Roederer Estate L'Ermitage 2015
Fine tiny bubbles and a long lasting mousse are the usual footprints of the L’Ermitage cuvée. Aromas of hazelnut and roasted pecans opening to some clove spiciness. Vibrant acidity, with notes of Asian pear, baked green apple. Creamy mid palate and clean acid with a dry finish.
Blend: 52% Chardonnay, 48% Pinot Noir
Critical AcclaimAll Vintages
This is a powerful and dense sparkling wine that is first and foremost a classic-quality wine. And then you think about the bubbles. Full-bodied with lots of brioche, pie crust and bread dough. Great finish. Five years on the lees. 52% chardonnay and 48% pinot noir.
52% Chardonnay; 48% Pinot Noir. Still just a bit tight in the nose with suggestions of tart cherries and fresh lemons framed by a nice bit of creamy yeast, the 2015 L’Ermitage from Roederer Estate is a vibrant, young-seeming wine with a very firm backbone of bristling acidity, and, even if exhibiting plenty of complexity right now, it strongly conveys the sense that further age will make what is a very good wine that much better yet. Pour it now as a bracing, palate-cleansing partner to seafood's of most every stripe, but know that even a few years of patience will bring manifold rewards.
Classically styled and expressively vibrant, this bubbly opens to flavors of baked apple, roasted hazelnut, clove, nutmeg and other spices. The finish fans out, building a lingering richness. Drink now.
Clean apple and pear scents carry straight through this wine, deepened by lees aging, brightened by racy, tart citrus notes that draw it into a pleasantly bitter finish. It’s a satisfying sparkler to serve with rich foods, like Japanese grilled eel. Or pour it with amberjack and Hamachi sashimi.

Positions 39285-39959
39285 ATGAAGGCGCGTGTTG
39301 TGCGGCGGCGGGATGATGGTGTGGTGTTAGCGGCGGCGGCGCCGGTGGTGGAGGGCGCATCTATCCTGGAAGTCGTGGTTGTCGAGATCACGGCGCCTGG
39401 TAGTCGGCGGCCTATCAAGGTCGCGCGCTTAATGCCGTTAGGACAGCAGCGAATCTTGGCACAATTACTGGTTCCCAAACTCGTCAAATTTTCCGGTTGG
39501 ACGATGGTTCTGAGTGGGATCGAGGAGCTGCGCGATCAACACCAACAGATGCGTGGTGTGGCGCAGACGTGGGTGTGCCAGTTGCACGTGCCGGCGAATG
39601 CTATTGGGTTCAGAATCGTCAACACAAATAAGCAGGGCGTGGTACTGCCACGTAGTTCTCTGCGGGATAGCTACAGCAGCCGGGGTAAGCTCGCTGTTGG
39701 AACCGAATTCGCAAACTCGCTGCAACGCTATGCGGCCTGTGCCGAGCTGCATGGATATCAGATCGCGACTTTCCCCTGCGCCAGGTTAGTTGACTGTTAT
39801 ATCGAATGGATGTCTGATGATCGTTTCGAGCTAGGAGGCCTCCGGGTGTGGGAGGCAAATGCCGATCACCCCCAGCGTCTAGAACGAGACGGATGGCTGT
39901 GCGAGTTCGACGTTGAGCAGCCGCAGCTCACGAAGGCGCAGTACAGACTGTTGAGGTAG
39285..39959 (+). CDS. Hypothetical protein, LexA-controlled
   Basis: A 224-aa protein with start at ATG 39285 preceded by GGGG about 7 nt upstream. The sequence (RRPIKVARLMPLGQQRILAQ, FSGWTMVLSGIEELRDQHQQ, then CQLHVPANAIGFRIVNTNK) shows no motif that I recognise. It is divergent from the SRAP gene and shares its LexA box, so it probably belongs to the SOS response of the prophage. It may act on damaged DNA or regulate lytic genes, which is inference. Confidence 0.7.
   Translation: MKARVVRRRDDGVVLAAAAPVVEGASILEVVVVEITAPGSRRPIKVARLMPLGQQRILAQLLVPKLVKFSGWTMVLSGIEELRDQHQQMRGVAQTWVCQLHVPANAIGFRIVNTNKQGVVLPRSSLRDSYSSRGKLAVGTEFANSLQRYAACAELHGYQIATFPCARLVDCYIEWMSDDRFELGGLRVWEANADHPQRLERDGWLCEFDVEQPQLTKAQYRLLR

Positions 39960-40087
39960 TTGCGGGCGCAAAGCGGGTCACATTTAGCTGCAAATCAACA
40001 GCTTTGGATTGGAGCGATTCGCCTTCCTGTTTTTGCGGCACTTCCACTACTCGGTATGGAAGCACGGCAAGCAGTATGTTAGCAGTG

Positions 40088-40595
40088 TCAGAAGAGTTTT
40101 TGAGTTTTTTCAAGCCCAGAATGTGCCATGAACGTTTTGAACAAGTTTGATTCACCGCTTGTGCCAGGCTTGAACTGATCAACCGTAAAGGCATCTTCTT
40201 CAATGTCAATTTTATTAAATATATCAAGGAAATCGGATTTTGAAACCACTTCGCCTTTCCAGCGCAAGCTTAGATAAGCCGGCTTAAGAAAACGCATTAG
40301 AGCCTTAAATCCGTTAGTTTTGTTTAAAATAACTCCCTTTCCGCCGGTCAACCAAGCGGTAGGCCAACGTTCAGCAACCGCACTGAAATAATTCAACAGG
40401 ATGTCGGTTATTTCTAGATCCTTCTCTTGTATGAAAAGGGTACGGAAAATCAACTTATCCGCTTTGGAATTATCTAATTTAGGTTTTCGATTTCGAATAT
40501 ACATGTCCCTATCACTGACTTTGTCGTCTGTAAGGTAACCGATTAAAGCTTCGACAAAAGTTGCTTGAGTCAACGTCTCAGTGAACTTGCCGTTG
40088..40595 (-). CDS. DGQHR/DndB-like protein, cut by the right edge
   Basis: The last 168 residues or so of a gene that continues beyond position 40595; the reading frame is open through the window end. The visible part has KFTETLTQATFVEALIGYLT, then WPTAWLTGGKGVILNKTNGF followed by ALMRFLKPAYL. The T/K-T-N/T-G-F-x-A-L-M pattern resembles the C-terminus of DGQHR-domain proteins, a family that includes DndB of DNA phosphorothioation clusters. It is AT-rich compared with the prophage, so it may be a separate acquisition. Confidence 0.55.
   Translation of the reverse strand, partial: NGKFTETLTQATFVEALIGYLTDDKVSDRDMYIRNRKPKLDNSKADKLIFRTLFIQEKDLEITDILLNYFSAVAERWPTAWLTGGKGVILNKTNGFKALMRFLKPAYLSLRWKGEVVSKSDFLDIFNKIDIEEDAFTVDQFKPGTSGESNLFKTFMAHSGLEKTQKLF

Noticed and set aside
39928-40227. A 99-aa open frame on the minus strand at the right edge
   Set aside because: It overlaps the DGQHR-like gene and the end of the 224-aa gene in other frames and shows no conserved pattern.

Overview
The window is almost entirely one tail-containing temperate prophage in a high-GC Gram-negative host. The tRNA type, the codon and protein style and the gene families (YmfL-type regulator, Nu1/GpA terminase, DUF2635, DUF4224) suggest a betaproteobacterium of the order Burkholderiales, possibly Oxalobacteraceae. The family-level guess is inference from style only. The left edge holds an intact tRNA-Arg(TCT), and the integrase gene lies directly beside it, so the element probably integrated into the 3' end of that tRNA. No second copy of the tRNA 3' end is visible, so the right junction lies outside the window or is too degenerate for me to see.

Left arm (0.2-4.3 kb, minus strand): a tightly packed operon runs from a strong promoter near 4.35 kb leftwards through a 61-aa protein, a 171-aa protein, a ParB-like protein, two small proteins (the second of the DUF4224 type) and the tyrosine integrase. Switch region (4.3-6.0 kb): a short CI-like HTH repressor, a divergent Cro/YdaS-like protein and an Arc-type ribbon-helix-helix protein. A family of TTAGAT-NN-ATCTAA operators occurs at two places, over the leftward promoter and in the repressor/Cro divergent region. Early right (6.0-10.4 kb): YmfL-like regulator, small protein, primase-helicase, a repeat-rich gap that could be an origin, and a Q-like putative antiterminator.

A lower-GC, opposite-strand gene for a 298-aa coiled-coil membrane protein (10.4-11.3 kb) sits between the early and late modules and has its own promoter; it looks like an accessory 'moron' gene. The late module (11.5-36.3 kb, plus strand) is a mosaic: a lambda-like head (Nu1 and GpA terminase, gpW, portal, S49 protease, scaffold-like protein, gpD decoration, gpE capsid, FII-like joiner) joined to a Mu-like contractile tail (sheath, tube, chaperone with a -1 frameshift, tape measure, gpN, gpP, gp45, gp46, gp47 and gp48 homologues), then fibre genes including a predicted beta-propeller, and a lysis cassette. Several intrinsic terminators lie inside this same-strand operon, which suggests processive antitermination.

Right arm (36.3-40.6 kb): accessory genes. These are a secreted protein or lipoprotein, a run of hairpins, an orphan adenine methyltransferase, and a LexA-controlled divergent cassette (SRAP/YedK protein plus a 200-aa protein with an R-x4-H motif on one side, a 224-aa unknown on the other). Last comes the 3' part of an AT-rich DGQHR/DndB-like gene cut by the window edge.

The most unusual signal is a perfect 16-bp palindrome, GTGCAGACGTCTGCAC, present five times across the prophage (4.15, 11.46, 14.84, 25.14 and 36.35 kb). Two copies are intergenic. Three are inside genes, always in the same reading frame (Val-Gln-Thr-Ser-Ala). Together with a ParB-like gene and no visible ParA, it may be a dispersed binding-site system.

The 2015 L'Ermitage Brut is scented of baked apples, pastry and iodine. The palate offers ripe fruit and savory autolytic character, with softened acidity, creamy mousse and a citrusy finish.
Founded in 1982, Roederer Estate is nestled in Mendocino County’s fog-shrouded, Anderson Valley. As the California property of Champagne Louis Roederer, Roederer Estate builds upon a centuries-old tradition of fine winemaking. Roederer's unique winemaking style is based on two elements: complete ownership of its vineyards and the addition of oak-aged reserve wines to each year's blend or cuvee to create complex, dry and harmonious sparkling wines.
The crisp, fresh and rich flavors of Roederer Estate sparkling wines reflect the cool Anderson Valley that is home to their family-owned estate's 600 acres of vineyards. This protected valley in Northern California provides the ideal ripening conditions for their 100% estate-grown Pinot Noir and Chardonnay grapes. The blending team is comprised of the winemakers from the California property as well as from Champagne Louis Roederer, ensuring that Roederer Estate remains the most French of the California sparklers.
Surrounded by redwood forests and often blanketed in chilly, ocean fog, the Anderson Valley is one of California’s most picturesque appellations. During the growing season, moist, cool, late afternoon air flows in from the Pacific Ocean along the Navarro River and over the valley's golden, oak-studded hills. High and low temperatures can vary as much as 40 or 50 degrees within a single day, allowing for slow and gentle ripening of grapes, which will in turn create elegantly balanced wines.
The Anderson Valley is best known for Pinot Noir made in a range of styles from delicate and floral to powerful and concentrated. Chardonnay also shines here, and both varieties are often utilized for the production of some of California’s best traditional method sparkling wines. The region also draws inspiration from Alsace and produces excellent Riesling, Gewürztraminer, Pinot Blanc and Pinot Gris.
Representing the topmost expression of a Champagne house, a vintage Champagne is one made from the produce of a single, superior harvest year. Vintage Champagnes account for a mere 5% of total Champagne production and are produced about three times in a decade. Champagne is typically made as a blend of multiple years in order to preserve the house style; these will have non-vintage, or simply, NV on the label. The term, "vintage," as it applies to all wine, simply means a single harvest year.